Forty years ago, I found myself distracted. I was living 20 miles northeast of Baltimore in a small town that was fast becoming a suburb. Assigned there by my denomination to start a new congregation, I started out with a fair amount of confidence and energy, and with strong personal, organizational and financial support.
Eighteen Presbyterian laypersons were recently authorized by the West Virginia Presbytery to conduct services and deliver sermons. They had completed a two-year course of study to become authorized lay preachers. Earlier, a smaller group of women and men were commissioned by the same body as lay pastors, having received an additional half-year of preparation and invitations to serve churches.
In a country where the absurd and surreal routinely intersect with everyday life, it was hardly a surprise to find the staff of the Liberia Council of Churches meeting in a room shorn of everything from pencils to wall hangings. Only days earlier, a council employee had found bills and memos from the office being used to wrap fish in the markets of Monrovia.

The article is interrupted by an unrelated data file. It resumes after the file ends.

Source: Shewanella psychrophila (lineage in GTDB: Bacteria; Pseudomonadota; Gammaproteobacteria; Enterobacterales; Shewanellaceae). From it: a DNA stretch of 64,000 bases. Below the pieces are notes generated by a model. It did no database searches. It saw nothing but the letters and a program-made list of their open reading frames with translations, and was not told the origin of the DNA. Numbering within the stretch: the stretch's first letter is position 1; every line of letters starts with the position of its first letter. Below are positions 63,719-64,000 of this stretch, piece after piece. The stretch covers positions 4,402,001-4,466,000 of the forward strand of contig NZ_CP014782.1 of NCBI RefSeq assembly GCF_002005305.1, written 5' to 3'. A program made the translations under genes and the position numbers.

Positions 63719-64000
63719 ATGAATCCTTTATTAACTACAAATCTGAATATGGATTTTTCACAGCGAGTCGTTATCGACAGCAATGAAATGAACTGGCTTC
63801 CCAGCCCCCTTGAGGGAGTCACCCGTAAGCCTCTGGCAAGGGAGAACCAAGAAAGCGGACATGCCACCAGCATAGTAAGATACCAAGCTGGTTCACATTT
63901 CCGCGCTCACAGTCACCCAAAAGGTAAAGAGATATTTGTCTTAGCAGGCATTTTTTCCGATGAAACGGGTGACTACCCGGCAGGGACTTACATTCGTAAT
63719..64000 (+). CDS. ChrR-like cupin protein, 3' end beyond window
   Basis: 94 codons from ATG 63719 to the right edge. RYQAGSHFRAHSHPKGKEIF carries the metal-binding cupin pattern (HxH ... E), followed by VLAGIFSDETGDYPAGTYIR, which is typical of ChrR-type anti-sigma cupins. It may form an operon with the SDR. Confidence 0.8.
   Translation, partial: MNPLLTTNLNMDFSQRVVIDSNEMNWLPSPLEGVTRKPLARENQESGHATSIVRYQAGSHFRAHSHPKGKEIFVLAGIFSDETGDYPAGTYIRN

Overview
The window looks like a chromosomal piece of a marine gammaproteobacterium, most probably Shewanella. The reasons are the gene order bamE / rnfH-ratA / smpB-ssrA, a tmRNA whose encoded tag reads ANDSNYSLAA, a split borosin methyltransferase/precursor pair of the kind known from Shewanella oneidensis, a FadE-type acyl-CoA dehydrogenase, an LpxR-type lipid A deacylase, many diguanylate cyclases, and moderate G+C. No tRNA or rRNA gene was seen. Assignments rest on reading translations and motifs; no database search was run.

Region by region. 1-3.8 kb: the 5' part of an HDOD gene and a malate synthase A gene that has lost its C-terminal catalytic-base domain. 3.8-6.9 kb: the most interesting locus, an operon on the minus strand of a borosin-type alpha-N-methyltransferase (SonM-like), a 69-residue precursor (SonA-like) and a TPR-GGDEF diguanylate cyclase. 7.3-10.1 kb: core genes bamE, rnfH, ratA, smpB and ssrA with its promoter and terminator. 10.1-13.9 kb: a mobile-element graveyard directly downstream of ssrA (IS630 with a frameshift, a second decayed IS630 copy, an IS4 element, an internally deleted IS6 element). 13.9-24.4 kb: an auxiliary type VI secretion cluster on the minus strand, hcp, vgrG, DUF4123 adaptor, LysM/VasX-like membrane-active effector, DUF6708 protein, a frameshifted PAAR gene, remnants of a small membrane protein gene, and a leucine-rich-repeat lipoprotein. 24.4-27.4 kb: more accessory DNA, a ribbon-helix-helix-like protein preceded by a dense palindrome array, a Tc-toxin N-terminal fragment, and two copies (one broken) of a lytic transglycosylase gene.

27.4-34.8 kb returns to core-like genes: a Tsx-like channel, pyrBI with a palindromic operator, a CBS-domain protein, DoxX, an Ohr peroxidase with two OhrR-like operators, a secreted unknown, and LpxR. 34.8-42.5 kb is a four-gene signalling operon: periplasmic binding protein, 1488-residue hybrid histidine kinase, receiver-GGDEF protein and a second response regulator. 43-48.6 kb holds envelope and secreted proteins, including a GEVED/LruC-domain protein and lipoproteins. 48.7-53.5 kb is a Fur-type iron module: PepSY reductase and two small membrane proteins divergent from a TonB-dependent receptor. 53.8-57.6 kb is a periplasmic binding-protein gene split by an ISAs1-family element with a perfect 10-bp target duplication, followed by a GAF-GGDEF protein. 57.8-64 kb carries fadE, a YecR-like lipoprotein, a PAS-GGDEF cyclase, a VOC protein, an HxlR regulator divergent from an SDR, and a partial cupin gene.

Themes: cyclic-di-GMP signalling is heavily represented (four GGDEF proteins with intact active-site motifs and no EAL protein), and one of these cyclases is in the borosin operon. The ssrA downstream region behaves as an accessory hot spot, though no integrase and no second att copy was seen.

Billy Graham and John Paul II are indisputably great men. However much of what they accomplished should be attributed to their own actions and however much is due to other factors, these two must be considered significant actors in 20th-century history.
The realization that one has enemies, personal or professional, can make one adopt a guarded and self-limiting stance toward life. Yet in Psalm 25, where someone is wrestling with this kind of situation, we see the psalmist reaching out to the one he can trust as not treacherous, to whom he can relate, secure in the knowledge that in God he has a source of steadfast love.